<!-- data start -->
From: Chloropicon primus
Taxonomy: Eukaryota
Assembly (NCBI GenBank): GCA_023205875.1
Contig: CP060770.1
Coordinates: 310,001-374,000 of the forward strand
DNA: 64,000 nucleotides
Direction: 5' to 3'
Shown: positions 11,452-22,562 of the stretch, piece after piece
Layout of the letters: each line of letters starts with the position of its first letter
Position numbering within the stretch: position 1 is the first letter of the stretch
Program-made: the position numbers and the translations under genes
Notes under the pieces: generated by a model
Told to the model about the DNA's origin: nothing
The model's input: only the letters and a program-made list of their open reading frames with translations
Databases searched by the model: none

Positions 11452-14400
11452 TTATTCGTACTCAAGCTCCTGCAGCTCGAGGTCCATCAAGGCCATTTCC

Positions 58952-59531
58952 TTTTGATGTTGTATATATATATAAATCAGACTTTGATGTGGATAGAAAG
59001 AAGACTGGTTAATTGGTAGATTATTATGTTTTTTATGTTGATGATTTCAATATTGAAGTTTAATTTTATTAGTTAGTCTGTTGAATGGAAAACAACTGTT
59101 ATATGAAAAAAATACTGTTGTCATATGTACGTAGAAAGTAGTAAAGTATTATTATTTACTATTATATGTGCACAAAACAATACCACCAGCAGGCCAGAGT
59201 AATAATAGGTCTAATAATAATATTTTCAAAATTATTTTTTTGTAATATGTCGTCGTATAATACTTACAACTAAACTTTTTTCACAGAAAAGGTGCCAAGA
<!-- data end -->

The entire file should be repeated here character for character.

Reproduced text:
From: Chloropicon primus
Taxonomy: Eukaryota
Assembly (NCBI GenBank): GCA_023205875.1
Contig: CP060770.1
Coordinates: 310,001-374,000 of the forward strand
DNA: 64,000 nucleotides
Direction: 5' to 3'
Shown: positions 11,452-22,562 of the stretch, piece after piece
Layout of the letters: each line of letters starts with the position of its first letter
Position numbering within the stretch: position 1 is the first letter of the stretch
Program-made: the position numbers and the translations under genes
Notes under the pieces: generated by a model
Told to the model about the DNA's origin: nothing
The model's input: only the letters and a program-made list of their open reading frames with translations
Databases searched by the model: none

Positions 11452-14400
11452 TTATTCGTACTCAAGCTCCTGCAGCTCGAGGTCCATCAAGGCCATTTCC

Positions 58952-59531
58952 TTTTGATGTTGTATATATATATAAATCAGACTTTGATGTGGATAGAAAG
59001 AAGACTGGTTAATTGGTAGATTATTATGTTTTTTATGTTGATGATTTCAATATTGAAGTTTAATTTTATTAGTTAGTCTGTTGAATGGAAAACAACTGTT
59101 ATATGAAAAAAATACTGTTGTCATATGTACGTAGAAAGTAGTAAAGTATTATTATTTACTATTATATGTGCACAAAACAATACCACCAGCAGGCCAGAGT
59201 AATAATAGGTCTAATAATAATATTTTCAAAATTATTTTTTTGTAATATGTCGTCGTATAATACTTACAACTAAACTTTTTTCACAGAAAAGGTGCCAAGA